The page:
WASHINGTON — Swift changes in Eastern Europe and the Soviet Union are outrunning U.S. intelligence analysts' ability to deliver timely estimates of Soviet military actions and intentions that might allow the United States to adjust its defense posture and military spending, U.S. officials said Tuesday.
While intelligence agencies scramble to assess rapidly changing events, the Pentagon's budgets and plans are left "misleading and out of sync," Senate Armed Services Committee Chairman Sam Nunn (D-Ga.) charged.
At a hearing of the Senate panel, Undersecretary of Defense Paul D. Wolfowitz acknowledged the tardiness of intelligence data, saying the raw information collected from Eastern Europe and the Soviet Union is ambiguous and that government agencies spend months in disputes over how to interpret it. But he defended the Pentagon's caution in reacting to apparent changes in the Soviets' military posture.
"We are now beginning to see evidence of a decline in Soviet defense efforts. Even so, it is still important to keep in mind the incompleteness and reversibility of many of these changes," Wolfowitz says. "If this sounds cautious, I'll plead guilty."
The intelligence community--the CIA, the Defense Intelligence Agency, the National Security Agency and other intelligence-gathering organs of the government--are conducting major reviews of Soviet military spending, the political reliability of the armies of the Warsaw Pact nations, the ability of the Soviet military to rapidly return forces that have been withdrawn from Eastern Europe, the volume of supplies available to support an extended Soviet offensive in Europe and Soviet production of military hardware, sources said.
These reviews are on a fast track, but definitive results will not be available in time to factor the results into the 1991 defense budget, which is to be delivered to Congress in January, Pentagon officials said.
President Bush has ordered a 2% after-inflation reduction in military spending for fiscal year 1991, beginning next October. The military services are now trying to revise their weapons-buying and personnel plans to meet the spending target.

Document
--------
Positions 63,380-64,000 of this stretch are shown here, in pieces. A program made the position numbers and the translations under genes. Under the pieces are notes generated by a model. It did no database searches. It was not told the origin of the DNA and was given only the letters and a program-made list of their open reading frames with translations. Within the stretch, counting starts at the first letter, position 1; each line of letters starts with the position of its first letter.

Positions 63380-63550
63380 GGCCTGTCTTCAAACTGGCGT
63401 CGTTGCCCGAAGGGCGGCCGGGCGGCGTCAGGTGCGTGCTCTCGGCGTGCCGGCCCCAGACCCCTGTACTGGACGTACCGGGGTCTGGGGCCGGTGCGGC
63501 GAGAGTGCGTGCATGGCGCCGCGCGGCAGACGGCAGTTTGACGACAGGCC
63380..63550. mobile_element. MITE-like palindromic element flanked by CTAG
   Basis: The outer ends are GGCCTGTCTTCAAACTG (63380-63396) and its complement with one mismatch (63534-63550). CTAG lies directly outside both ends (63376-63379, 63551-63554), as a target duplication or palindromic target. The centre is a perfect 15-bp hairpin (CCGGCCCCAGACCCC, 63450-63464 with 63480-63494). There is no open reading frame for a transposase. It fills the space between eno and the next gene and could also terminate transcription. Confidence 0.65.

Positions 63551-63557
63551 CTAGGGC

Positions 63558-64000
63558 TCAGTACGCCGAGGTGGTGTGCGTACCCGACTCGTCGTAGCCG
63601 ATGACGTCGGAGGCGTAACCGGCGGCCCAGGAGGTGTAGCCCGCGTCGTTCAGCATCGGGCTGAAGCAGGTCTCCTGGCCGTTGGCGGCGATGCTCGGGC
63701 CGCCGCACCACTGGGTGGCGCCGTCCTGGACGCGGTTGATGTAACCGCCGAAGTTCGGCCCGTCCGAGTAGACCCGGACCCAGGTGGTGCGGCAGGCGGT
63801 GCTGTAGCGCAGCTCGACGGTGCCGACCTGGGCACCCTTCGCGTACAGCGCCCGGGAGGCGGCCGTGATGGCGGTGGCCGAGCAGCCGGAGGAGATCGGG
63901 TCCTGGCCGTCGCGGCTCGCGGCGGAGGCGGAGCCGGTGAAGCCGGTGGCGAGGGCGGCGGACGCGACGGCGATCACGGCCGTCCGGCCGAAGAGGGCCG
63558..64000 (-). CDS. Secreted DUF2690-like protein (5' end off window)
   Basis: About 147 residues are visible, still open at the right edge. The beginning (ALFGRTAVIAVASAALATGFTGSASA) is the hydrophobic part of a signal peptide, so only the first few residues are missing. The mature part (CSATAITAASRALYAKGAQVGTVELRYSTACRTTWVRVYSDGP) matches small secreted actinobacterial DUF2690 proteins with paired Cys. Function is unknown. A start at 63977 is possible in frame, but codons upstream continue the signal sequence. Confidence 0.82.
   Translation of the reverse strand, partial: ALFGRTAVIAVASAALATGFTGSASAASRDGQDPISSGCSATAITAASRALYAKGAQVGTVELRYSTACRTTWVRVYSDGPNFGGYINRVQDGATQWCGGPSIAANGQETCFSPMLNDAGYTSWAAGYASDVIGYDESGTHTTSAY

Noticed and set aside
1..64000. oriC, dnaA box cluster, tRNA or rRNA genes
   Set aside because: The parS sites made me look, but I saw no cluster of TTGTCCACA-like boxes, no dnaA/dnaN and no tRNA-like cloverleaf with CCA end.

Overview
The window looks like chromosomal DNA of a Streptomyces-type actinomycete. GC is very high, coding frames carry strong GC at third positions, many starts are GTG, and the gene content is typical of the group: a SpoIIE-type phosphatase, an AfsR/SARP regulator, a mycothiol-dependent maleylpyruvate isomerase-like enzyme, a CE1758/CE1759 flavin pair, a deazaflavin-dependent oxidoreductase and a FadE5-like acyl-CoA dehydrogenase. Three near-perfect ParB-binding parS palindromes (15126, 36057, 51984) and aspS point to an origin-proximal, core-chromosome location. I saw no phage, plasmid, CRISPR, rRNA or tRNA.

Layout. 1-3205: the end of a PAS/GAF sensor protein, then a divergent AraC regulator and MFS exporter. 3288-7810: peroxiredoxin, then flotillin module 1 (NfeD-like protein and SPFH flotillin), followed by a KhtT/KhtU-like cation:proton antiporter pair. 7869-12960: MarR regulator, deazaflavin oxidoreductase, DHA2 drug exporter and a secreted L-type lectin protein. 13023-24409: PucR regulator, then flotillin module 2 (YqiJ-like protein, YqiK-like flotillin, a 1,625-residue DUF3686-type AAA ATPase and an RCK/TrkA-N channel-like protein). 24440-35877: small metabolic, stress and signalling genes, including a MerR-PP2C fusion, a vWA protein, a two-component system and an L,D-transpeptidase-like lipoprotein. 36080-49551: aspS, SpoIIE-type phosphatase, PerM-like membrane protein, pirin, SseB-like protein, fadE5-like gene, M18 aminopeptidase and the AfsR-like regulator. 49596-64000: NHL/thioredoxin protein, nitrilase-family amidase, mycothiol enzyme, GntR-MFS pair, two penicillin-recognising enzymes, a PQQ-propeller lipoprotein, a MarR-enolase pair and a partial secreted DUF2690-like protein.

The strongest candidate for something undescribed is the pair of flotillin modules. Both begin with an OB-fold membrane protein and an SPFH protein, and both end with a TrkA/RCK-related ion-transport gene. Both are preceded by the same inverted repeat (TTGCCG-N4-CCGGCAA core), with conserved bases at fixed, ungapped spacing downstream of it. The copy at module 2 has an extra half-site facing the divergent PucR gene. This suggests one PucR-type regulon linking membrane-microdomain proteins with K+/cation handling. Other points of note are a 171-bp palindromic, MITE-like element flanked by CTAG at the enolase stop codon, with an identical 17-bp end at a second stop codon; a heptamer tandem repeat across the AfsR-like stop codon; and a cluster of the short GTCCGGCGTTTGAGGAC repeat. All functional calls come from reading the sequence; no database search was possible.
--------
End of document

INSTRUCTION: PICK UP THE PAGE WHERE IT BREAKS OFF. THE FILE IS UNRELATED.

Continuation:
Defense Secretary Dick Cheney, anticipating a continued shrinkage of the Pentagon budget, has also ordered the military services to prepare for $155 billion in additional cuts for the years 1992-94.
Nunn complained that Cheney has ordered substantial cuts without timely reports on critical Soviet military issues from the intelligence agencies.
"These cuts are not based on a current threat assessment, they're not based on up-to-date intelligence. The budget is misleading," Nunn said. Without timely intelligence estimates, he said, "we're just out here deliberating on a $295- (billion) to $300-billion budget without having taken into account the real world."
Nunn's comments followed a Senate Armed Services Committee hearing that begins a major reassessment by the panel of the changing Soviet military threat and how the United States should respond.
At a Senate Budget Committee hearing Tuesday, former defense officials testified that a smaller Soviet threat could allow the Defense Department to cut worldwide military forces sharply in the next several year.
Former Defense Secretary Robert S. McNamara said that although "the Cold War is not over . . . it is time to begin rethinking out military requirements." He said the Pentagon could begin cutting its budget by eliminating the B-2 Stealth bomber.
Nunn called Wolfowitz before the Armed Services Committee to testify about an intelligence report completed in late September that dramatically increases the U.S. estimate of the warning time that NATO would receive of a major Soviet offensive in Europe.
The classified study, known as a "national intelligence estimate" or NIE, concludes that NATO would have at least five weeks' warning of an impending Soviet attack, up from a presumed warning time of 10 to 14 days. Some NATO scenarios anticipated a "bolt-out-of-the-blue" Soviet attack with only 48 hours' warning.
Wolfowitz said the increased warning time is based on improved U.S. intelligence-gathering methods as well as a stronger overall NATO defensive posture, which would force the Soviets to mobilize large numbers of troops to mass for an attack. Such a large mobilization would be quickly visible to American spy satellites and other intelligence assets, he said.
Nunn complained that the report is based on trends that U.S. analysts began noting in early 1988 but that were never reported to Congress or reflected in Pentagon budgets.
"If we've got this kind of performance based on the last 12 months, what can we expect with the changes that have taken place in the last few months?" Nunn asked. "Are we going to be sitting here in about 1993 and finding out the assessment in 1993 of what transpired in Eastern Europe in 1989?"
Wolfowitz responded that the Pentagon and the intelligence agencies are trying to factor the changing Soviet military picture into the current budget deliberations. "But let me emphasize that we are in a period of very rapid change, and whatever is current and accurate today is going to be quickly overtaken by events.
"And it's going to be a tricky matter to get our timing exactly right, so that we don't lag too far behind events but on the other hand, we don't undermine the process by over-anticipating them," the undersecretary said.
NATO WAR GAME--Pentagon is scaling back the annual NATO war game. A16